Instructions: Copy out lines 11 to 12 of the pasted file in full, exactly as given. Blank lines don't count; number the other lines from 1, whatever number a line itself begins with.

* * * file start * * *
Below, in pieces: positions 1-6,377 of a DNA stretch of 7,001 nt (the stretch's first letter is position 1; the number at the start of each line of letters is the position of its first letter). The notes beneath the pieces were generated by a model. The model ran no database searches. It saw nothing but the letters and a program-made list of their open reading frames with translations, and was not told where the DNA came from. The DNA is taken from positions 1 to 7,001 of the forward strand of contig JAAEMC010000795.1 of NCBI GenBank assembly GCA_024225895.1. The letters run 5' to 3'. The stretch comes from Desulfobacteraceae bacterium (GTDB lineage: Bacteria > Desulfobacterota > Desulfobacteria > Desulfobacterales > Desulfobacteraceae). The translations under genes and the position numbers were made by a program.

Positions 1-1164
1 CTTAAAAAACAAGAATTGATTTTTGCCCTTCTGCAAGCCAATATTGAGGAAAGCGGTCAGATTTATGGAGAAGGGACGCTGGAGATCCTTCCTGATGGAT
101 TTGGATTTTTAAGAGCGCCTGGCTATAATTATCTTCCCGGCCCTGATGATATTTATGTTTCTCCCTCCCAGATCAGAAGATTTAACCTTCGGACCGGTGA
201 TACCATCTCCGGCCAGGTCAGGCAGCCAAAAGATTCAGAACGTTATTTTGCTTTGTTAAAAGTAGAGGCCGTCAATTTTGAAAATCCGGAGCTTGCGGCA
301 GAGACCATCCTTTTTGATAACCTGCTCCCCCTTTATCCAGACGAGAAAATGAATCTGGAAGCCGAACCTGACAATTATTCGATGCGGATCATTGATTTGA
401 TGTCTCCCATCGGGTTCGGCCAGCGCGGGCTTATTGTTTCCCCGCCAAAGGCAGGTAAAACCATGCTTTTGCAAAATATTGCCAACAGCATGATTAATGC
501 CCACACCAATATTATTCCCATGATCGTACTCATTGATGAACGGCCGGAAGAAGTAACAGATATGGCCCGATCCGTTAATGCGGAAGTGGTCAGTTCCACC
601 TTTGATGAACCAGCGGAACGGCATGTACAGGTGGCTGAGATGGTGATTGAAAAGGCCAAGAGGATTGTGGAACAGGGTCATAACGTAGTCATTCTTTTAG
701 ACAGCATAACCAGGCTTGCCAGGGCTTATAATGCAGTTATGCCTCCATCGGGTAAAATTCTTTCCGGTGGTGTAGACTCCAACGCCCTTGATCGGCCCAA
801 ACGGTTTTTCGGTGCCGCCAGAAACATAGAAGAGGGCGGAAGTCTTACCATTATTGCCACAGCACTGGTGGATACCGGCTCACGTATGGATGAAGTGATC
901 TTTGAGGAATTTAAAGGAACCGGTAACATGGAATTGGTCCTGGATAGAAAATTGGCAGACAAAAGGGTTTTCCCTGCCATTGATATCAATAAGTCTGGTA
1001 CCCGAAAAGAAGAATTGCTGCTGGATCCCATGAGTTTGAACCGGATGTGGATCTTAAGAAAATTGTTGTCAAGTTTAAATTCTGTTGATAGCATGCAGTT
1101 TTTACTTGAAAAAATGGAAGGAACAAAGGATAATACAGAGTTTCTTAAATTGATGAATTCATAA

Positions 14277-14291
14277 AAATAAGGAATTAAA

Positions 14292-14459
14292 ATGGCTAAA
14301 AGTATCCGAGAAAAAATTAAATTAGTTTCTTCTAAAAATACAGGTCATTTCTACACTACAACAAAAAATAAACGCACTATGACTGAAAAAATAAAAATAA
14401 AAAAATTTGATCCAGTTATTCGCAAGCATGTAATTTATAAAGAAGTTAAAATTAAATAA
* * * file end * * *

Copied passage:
801 ACGGTTTTTCGGTGCCGCCAGAAACATAGAAGAGGGCGGAAGTCTTACCATTATTGCCACAGCACTGGTGGATACCGGCTCACGTATGGATGAAGTGATC
901 TTTGAGGAATTTAAAGGAACCGGTAACATGGAATTGGTCCTGGATAGAAAATTGGCAGACAAAAGGGTTTTCCCTGCCATTGATATCAATAAGTCTGGTA